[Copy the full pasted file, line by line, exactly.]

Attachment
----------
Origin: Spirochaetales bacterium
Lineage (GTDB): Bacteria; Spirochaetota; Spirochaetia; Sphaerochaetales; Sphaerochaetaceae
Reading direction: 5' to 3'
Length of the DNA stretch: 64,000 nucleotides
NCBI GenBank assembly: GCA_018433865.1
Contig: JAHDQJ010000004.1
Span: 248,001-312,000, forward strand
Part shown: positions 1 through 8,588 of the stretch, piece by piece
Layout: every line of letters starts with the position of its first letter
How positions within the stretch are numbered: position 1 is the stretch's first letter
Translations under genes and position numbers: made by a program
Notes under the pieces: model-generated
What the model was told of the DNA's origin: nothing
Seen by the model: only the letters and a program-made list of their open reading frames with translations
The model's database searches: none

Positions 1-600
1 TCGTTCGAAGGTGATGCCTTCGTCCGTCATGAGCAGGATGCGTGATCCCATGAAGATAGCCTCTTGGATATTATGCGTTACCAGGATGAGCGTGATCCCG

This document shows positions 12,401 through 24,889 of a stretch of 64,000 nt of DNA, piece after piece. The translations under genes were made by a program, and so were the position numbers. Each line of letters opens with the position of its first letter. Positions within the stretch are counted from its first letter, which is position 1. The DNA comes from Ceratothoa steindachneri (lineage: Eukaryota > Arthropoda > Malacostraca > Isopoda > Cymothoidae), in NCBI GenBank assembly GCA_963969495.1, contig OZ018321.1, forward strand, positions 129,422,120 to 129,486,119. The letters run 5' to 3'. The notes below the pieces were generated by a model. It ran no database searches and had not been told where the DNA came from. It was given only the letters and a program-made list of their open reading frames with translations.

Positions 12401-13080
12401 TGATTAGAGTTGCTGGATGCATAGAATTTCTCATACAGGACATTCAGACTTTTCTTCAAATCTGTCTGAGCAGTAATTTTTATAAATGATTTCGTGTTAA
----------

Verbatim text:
Origin: Spirochaetales bacterium
Lineage (GTDB): Bacteria; Spirochaetota; Spirochaetia; Sphaerochaetales; Sphaerochaetaceae
Reading direction: 5' to 3'
Length of the DNA stretch: 64,000 nucleotides
NCBI GenBank assembly: GCA_018433865.1
Contig: JAHDQJ010000004.1
Span: 248,001-312,000, forward strand
Part shown: positions 1 through 8,588 of the stretch, piece by piece
Layout: every line of letters starts with the position of its first letter
How positions within the stretch are numbered: position 1 is the stretch's first letter
Translations under genes and position numbers: made by a program
Notes under the pieces: model-generated
What the model was told of the DNA's origin: nothing
Seen by the model: only the letters and a program-made list of their open reading frames with translations
The model's database searches: none

Positions 1-600
1 TCGTTCGAAGGTGATGCCTTCGTCCGTCATGAGCAGGATGCGTGATCCCATGAAGATAGCCTCTTGGATATTATGCGTTACCAGGATGAGCGTGATCCCG

This document shows positions 12,401 through 24,889 of a stretch of 64,000 nt of DNA, piece after piece. The translations under genes were made by a program, and so were the position numbers. Each line of letters opens with the position of its first letter. Positions within the stretch are counted from its first letter, which is position 1. The DNA comes from Ceratothoa steindachneri (lineage: Eukaryota > Arthropoda > Malacostraca > Isopoda > Cymothoidae), in NCBI GenBank assembly GCA_963969495.1, contig OZ018321.1, forward strand, positions 129,422,120 to 129,486,119. The letters run 5' to 3'. The notes below the pieces were generated by a model. It ran no database searches and had not been told where the DNA came from. It was given only the letters and a program-made list of their open reading frames with translations.

Positions 12401-13080
12401 TGATTAGAGTTGCTGGATGCATAGAATTTCTCATACAGGACATTCAGACTTTTCTTCAAATCTGTCTGAGCAGTAATTTTTATAAATGATTTCGTGTTAA